Friday, August 13, 2010

Giggling in the Dark

My mind doesn’t always move in a straight line, so bear with me for a few paragraphs here.

As some of you may have guessed, I’ve been going to some Kino Unter den Sternen (cinema under the stars) nights lately. Vienna summers being what they are (i.e. colder than San Francisco and rainy as hell), the weather hasn’t permitted it every night, but so far this year I’ve seen The Damned, In a Lonely Place, In the Heat of the Night and just the other night, Goldfinger.

Okay, I’ve seen Goldfinger about a million times, but I had the night off, and I thought, ‘It’s spectacular, gotta be nice on a big screen, and really, how many warm nights do we have left this summer?’

Of course, I laffed my ass off at stuff I’d never noticed, and I got caught up in the sheer velocity of the sequences all over again. Halfway through my second large cold beer, I had what appeared to be a thought. Goldfinger should be a key text for me. The whole thing is besotted with gadgets—the laser, the super Aston Martin, the junkyard auto compactor, etc. It’s pure techno-filia, drenched with the belief that fancy machines will save your ass. (Or kill it.) But @t the end, Bond himself cannot defuse the Bomb—he’s baffled, and he even panics a bit. It’s a marvelous joke, because in the end, one realizes that even though the superspy likes all this hi-end junk, he’s actually pretty lo-tech. Bond is all fast fists and Martinis. Like me.

No. What I mean is I really identify with this teetering between techno-filia and techno-phobia. I love my computer. I just don’t understand it.

Anyway, this beer-battered epiphany of mine wasn’t the best thing that happened that night.

During the climactic Fort Knox sequence of the film, as everything is accelerating and it’s all pretty ridiculous but you don’t care because it’s so fun, I noticed two teenage girls sitting behind me. They were giggling in the dark, and talking non-stop, apparently about the movie. They were tickled pink. Maybe it was the first time they’d seen Goldfinger. Or any James Bond besides Daniel Craig. Or any film older than Lord of the Rings.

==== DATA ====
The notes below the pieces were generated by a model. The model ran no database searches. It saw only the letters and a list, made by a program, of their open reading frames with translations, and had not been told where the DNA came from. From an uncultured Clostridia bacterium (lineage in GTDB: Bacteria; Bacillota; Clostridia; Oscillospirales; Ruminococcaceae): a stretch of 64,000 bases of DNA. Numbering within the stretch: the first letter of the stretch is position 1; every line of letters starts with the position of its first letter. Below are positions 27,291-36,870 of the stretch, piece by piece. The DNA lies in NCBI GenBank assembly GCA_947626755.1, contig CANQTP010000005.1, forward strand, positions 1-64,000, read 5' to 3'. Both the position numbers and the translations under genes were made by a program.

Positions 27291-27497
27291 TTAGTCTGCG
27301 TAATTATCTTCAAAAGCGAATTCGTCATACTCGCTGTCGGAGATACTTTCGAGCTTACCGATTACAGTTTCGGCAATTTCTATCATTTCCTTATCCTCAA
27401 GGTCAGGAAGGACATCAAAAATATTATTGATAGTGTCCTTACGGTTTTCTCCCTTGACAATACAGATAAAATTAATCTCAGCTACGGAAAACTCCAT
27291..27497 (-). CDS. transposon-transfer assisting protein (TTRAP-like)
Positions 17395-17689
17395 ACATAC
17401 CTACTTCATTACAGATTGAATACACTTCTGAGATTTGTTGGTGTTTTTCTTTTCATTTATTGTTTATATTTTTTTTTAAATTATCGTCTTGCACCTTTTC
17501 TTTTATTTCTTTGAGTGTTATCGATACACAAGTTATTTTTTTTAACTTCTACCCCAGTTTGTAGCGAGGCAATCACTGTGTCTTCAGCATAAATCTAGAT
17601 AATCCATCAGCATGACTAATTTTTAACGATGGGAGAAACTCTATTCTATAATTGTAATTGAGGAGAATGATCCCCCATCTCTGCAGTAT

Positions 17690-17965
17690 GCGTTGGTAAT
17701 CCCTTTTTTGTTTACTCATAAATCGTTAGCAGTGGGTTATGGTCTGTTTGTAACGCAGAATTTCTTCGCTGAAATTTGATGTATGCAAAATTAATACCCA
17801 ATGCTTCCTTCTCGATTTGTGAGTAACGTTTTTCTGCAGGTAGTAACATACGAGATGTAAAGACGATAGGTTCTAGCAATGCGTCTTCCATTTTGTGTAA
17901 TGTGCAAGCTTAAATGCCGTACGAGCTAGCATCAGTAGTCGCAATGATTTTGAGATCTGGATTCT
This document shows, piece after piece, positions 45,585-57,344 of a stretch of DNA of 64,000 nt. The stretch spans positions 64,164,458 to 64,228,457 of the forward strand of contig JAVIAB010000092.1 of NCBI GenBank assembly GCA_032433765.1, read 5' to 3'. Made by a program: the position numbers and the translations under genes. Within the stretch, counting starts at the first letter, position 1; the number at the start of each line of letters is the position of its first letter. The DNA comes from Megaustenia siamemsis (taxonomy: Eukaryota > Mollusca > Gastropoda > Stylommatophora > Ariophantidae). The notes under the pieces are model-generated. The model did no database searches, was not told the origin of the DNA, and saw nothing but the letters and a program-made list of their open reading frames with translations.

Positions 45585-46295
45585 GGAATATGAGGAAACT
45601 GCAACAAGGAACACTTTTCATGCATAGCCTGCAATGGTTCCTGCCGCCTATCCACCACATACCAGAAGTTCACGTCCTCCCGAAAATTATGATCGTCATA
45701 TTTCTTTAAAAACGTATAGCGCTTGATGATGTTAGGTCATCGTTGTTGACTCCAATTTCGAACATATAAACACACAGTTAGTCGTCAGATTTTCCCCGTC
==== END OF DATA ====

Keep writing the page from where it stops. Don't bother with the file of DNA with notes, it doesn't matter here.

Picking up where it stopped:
After the movie, I saw them spill out onto the path that leads to the street. They were still giggling as they ran over to pick up the schedule for the rest of this film festival. Then they scampered, chasing each other out, altogether in a tizzy about this crazy, corny, really ancient movie they just saw, yeah!

How great to witness such teen gaga discovery, such a rush of thrill and spritzing enthusiasm!

I smiled to myself. My daughters will have moments like this, years from now. Giggly discoveries with each other or with friends. By that time, I won’t be hanging out with them as much as I do now, so maybe I won’t see them capering around exactly like this. That’s okay. But it’s sweet to think they may laugh and hoot at stuff which I’m too over to care about, at things I’ve long taken for granted.

Youth isn’t always wasted on the young. When you’re fifteen, everything’s an adventure, especially if you’re out with your friends. At fifteen, there are so many things left to discover. When you see Goldfinger for the first time, it seems like the most outrageous artifact of a prehistoric time. You can’t even believe someone actually made such a zany film. Without CGI!

Dear reader, please do not cynically judge me. I do not miss that joy of discovery. I experience that joy every time I Google. It’s just nice to catch a glimpse of things to come for Adinah and V.

It makes me happy.

1 comment:

Kat said...

Love this post. Thanks for the reminder that there are
still giggly discoveries happening everywhere,
all the time. That lifts my heart.